If you spend less time enforcing restrictive policies and more energy on removing customer experience roadblocks to strengthening relationships with profitable customers, you can improve your bottom line. Good customers will spend money with retailers that honour and respect them at every stage of the purchase experience. That includes the experience of returning that item that just didn’t meet their needs.

Graham Kingma
Executive Vice President, Verde Group

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Verde Update: New Product Partnership Launched with LoyaltyOne Consulting

Verde Group and LoyaltyOne Consulting partner to deliver innovative Customer Experience solution

I am pleased to share exciting news. Verde Group has partnered with LoyaltyOne Consulting, a global customer loyalty consultancy specializing in the design and development of customer engagement strategies for Fortune 1000 brands, to develop an innovative new customer experience (CX) offering to add to Verde Group’s suite of services. The new offering will link the specific customer experiences most damaging to a company’s financial performance to specific shopping behaviors to gain maximum return on revenue and market share.

We recognize that in today’s hyper-competitive retail environment customer experience excellence is critical to market leadership. The offering will integrate LoyaltyOne’s behavioral analytics expertise and strategy consulting practice along with Verde Group’s 20 years of customer experience measurement and our Revenue@Risk™ methodology. The output will be a highly actionable segment-specific roadmap to create authentic customer loyalty, based on the CX improvements statistically linked to customer spend and brand equity. The data insights will have enterprise wide applicability, from corporate CX strategy development to location-specific implementation of CX delivery tactics.

We have partnered with LoyaltyOne because they are well aligned with Verde Group’s goal to provide you with experiential insights, strategies and treatments to take your business to the next level of customer engagement. Our partnership will deliver a unique blend of experiential and behavioral data insights to allow you to make business decisions differently and more powerfully than you do today.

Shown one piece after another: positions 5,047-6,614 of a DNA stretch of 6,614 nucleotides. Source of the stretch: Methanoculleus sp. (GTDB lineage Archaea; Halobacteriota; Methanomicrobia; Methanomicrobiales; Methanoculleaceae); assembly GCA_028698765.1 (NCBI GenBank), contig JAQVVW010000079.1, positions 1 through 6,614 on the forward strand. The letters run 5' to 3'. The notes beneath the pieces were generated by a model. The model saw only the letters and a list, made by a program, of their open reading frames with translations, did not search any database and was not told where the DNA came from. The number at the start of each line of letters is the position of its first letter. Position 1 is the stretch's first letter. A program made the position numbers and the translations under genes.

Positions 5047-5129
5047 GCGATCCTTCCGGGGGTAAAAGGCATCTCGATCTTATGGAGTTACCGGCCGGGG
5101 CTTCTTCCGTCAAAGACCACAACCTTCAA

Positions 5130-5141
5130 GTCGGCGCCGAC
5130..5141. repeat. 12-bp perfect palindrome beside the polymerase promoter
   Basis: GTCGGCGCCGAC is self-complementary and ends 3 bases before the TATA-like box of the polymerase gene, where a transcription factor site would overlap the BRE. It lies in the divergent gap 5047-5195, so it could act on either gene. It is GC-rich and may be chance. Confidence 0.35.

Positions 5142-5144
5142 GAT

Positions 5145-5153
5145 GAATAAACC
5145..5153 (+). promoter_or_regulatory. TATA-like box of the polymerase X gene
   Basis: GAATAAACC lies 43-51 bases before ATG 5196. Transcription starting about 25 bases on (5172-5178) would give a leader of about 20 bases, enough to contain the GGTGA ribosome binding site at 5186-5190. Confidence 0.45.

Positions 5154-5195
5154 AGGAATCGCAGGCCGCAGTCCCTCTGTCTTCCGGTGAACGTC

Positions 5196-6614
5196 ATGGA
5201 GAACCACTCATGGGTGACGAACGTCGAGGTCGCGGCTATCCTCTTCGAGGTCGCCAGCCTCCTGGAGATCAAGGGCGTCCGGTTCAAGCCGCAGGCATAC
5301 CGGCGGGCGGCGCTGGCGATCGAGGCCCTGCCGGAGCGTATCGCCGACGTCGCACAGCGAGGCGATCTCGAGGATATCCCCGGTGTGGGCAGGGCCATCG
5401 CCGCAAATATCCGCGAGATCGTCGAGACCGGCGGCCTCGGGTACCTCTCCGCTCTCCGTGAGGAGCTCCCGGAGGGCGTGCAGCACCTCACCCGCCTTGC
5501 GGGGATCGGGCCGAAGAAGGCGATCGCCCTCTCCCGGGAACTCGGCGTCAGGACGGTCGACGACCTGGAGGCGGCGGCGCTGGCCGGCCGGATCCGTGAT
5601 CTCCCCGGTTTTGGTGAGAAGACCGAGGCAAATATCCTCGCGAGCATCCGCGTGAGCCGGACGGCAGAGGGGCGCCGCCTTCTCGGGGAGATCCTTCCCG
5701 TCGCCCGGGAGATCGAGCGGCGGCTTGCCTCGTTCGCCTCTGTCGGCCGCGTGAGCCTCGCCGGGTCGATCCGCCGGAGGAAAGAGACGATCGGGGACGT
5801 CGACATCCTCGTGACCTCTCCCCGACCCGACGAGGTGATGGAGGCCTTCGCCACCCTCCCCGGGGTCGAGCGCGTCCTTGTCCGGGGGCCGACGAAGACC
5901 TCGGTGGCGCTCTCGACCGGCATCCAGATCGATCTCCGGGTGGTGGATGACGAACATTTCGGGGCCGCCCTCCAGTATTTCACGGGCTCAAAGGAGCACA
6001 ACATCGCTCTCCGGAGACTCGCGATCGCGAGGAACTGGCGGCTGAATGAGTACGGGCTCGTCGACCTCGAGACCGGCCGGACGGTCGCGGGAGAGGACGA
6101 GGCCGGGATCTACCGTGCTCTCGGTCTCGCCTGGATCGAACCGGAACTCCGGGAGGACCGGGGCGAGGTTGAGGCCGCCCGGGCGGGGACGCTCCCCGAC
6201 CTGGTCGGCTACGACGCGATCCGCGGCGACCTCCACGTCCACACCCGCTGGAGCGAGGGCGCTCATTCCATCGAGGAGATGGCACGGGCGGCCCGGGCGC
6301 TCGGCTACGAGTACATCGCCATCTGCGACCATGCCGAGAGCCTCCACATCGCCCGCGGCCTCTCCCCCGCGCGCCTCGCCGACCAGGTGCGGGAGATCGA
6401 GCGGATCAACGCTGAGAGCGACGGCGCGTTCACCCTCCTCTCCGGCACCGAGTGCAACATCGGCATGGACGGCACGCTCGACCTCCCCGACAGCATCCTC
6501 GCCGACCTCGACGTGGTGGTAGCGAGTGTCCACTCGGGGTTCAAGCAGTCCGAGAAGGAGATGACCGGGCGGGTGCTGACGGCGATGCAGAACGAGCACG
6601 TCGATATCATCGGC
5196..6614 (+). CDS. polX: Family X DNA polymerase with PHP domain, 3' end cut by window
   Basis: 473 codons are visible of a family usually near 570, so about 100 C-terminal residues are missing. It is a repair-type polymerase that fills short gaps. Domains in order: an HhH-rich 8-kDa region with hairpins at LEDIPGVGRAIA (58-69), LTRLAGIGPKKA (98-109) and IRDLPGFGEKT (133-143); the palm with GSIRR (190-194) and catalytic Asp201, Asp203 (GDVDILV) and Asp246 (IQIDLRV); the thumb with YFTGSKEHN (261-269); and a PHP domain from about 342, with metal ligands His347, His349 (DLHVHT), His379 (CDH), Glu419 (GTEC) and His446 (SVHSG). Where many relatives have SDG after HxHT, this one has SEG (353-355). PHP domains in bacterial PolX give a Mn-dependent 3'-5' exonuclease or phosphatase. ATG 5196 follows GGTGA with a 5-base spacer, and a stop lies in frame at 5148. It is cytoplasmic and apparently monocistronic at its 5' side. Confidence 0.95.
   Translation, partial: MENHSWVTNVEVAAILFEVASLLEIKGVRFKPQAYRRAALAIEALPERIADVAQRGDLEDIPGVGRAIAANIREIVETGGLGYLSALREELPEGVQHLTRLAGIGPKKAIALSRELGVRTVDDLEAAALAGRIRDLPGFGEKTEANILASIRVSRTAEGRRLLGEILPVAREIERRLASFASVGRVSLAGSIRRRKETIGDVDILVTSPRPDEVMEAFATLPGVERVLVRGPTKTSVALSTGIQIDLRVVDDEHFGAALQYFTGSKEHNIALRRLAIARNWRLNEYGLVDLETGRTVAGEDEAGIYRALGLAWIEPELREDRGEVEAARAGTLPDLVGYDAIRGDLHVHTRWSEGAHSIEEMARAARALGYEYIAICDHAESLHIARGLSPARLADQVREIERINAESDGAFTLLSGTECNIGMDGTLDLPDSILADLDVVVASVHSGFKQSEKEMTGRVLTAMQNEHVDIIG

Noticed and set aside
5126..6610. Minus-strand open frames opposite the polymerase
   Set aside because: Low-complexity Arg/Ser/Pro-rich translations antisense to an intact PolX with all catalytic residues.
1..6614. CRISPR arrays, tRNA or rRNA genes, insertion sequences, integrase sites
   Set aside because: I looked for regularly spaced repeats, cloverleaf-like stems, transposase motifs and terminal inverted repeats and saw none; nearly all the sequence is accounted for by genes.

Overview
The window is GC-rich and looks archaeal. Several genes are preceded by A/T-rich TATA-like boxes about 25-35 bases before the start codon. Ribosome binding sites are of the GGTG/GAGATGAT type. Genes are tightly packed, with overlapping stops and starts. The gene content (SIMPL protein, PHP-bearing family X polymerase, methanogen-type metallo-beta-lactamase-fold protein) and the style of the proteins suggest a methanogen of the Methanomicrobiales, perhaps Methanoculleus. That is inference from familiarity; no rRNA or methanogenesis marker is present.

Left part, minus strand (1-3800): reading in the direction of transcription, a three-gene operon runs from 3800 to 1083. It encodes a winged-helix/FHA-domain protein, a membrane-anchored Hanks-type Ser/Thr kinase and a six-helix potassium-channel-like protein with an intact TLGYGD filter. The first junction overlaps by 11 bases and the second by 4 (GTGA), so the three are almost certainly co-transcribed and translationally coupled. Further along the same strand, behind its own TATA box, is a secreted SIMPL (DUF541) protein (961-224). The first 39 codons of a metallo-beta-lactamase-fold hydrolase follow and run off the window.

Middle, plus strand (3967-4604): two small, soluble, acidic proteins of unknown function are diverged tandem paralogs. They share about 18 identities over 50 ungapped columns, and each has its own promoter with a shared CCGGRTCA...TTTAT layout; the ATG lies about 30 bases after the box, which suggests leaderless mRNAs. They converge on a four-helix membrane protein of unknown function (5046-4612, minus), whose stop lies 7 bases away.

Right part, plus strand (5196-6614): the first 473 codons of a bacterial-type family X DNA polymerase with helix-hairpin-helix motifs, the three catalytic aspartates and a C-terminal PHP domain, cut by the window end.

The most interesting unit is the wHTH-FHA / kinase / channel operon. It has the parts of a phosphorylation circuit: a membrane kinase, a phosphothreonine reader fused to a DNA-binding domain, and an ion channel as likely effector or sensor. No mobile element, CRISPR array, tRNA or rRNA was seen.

Thank you for your interest in Verde’s work. As our offering with LoyaltyOne develops, I look forward to sharing more details on how it may be of value to you and how we can work together to achieve and sustain authentic customer loyalty.

Sincerely,

Paula Courtney, President & CEO
Verde Group
71 Ontario Street
Toronto, ON M5A 2V1

www.verdegroup.com

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About LoyaltyOne

LoyaltyOne is a global leader in the design and implementation of coalition loyalty programs, customer analytics and loyalty services for Fortune 1000 clients around the world. LoyaltyOne’s unparalleled track record of delivering sustained business performance improvement for clients stems from its unique combination of hands-on practitioner experience and continuous thought leadership. LoyaltyOne has over 20 years history leveraging data-driven insights to develop and operate some of the world’s most effective loyalty programs and customer-centric solutions.

www.loyalty.com

Which “Silent Experiences” Are Killing Your Customer Loyalty?

Which Experiences Are Your “Silent Killers”?

In my last post, ‘The Complexity of Customer Simplicity‘, I pointed out that one of the chief obstacles for companies that seek to “simplify” the customer experience is the difficulty in knowing what customers want.